Cohen, S., & Levi-Montalcini, R. (1956). A nerve growth-stimulating factor isolated from snake venom. Proceedings of the National Academy of Sciences of the United States of America, 42(9), 571. https://www.pnas.org/doi/abs/10.1073/pnas.42.9.571

Cohen, S., Levi-Montalcini, R., & Hamburger, V. (1954). A nerve growth-stimulating factor isolated from sarcomas 37 and 180. Proceedings of the National Academy of Sciences of the United States of America, 40(10), 1014. https://www.pnas.org/doi/abs/10.1073/ pnas.40.10.1014

Goldstein, B. (2021, December 1). A Lab of Her Own by her. Nautilus. https://nautil.us/a-lab-of-her-own-13306/

Iversen, L.L. (2013). Rita Levi-Montalcini: neuroscientist par excellence. Proceedings of the National Academy of Sciences, 110(13), 4862-4863. https://www.pnas.org/doi/full/10.1073/pnas.1301976110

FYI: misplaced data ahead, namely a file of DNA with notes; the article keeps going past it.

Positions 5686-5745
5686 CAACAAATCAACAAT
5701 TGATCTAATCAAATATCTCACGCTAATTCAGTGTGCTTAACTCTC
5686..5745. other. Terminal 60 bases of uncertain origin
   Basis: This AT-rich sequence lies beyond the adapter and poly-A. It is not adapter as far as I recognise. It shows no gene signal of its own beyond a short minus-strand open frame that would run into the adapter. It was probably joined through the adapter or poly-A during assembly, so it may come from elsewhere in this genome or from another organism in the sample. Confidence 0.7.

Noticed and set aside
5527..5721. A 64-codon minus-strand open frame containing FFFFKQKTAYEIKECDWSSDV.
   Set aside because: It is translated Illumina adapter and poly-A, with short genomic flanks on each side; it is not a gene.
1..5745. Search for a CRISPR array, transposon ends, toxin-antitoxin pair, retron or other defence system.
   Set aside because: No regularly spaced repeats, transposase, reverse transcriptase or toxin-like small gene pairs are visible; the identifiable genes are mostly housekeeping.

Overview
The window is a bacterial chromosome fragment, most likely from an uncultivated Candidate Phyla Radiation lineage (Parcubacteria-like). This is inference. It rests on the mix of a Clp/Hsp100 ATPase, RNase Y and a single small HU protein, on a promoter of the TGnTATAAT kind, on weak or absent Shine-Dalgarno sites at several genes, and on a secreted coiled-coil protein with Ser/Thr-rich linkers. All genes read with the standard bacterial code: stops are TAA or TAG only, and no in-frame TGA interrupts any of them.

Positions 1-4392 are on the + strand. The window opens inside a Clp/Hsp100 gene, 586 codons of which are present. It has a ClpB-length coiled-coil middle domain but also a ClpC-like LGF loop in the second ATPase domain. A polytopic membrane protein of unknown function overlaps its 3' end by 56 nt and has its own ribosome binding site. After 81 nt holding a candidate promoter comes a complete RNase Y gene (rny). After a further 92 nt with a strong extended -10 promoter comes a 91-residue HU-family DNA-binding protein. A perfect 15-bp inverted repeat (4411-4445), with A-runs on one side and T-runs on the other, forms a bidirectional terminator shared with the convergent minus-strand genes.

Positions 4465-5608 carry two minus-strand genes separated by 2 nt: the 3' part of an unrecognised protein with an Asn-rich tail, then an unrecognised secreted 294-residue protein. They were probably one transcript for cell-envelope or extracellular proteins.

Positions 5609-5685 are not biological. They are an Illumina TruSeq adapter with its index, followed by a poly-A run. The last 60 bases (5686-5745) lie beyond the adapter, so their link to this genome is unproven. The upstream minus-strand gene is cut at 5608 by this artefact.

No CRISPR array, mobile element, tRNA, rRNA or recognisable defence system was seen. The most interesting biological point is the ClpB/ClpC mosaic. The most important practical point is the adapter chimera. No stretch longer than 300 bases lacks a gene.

Levi-Montalcini, R. (1987). The nerve growth factor 35 years later. Science, 237(4819), 1154-1162. https://www.science.org/doi/10.1126/science.3306916

Levi-Montalcini, R. (2017). Your future: Advice from a Nobel Prize winner to young people. Platform.

Levi-Montalcini, R., & López, D. P. (2013). Dare to know. Criticism.

Levi-Montalcini, R., & Salmerón, J. M. (2011). Praise of imperfection. Barcelona: Tusquets.

Levi-Montalcini, R., Dal Toso, R., della Valle, F., Skaper, S. D., & Leon, A. (1995). Update of the NGF saga. Journal of the neurological sciences, 130(2), 119-127. https://linkinghub.elsevier.com/retrieve/pii/0022510X9500007O

Navis, A. R. (2007, November 1). Stanley Cohen (1922- ). The Embryo Project Encyclopedia. https://embryo.asu.edu/pages/stanley-cohen-1922